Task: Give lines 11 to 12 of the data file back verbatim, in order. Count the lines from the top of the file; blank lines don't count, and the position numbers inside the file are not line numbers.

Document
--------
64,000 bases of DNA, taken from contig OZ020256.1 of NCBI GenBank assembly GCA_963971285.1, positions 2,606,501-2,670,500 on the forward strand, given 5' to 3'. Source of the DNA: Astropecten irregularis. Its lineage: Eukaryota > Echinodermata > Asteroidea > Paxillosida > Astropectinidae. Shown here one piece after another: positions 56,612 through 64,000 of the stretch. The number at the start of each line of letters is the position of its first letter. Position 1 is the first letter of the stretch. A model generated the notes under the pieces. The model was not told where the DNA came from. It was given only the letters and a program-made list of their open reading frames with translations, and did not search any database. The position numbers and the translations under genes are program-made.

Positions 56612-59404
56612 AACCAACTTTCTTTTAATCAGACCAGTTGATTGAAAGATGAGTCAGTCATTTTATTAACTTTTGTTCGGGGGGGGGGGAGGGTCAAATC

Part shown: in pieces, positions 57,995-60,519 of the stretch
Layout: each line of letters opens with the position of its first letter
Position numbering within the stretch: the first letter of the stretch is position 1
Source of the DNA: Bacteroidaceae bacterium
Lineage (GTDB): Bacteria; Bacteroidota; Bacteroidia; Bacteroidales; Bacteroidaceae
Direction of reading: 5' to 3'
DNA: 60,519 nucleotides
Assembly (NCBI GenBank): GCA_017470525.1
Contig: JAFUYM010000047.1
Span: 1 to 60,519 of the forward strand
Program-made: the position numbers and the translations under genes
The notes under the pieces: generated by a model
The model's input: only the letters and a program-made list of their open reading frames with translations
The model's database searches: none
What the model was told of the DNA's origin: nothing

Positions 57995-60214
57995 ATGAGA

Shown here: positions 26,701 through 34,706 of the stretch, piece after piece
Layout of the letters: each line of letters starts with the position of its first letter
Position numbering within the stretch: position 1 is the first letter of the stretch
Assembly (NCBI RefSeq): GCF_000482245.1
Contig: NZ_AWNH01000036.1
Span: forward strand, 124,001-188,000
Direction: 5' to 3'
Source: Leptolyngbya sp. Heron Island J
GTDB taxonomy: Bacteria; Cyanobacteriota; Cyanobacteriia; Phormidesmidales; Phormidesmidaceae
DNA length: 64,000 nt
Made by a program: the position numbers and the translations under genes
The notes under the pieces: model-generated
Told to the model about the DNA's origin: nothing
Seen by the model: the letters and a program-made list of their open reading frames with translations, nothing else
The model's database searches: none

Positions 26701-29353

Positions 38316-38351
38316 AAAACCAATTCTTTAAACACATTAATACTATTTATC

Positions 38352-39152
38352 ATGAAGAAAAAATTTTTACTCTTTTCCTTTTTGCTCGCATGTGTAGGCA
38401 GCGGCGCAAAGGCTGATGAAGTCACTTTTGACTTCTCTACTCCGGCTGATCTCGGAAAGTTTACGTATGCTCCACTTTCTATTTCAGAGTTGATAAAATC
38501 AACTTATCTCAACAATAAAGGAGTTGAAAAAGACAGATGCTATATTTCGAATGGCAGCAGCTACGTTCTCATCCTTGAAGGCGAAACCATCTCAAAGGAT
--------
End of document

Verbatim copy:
Assembly (NCBI GenBank): GCA_017470525.1
Contig: JAFUYM010000047.1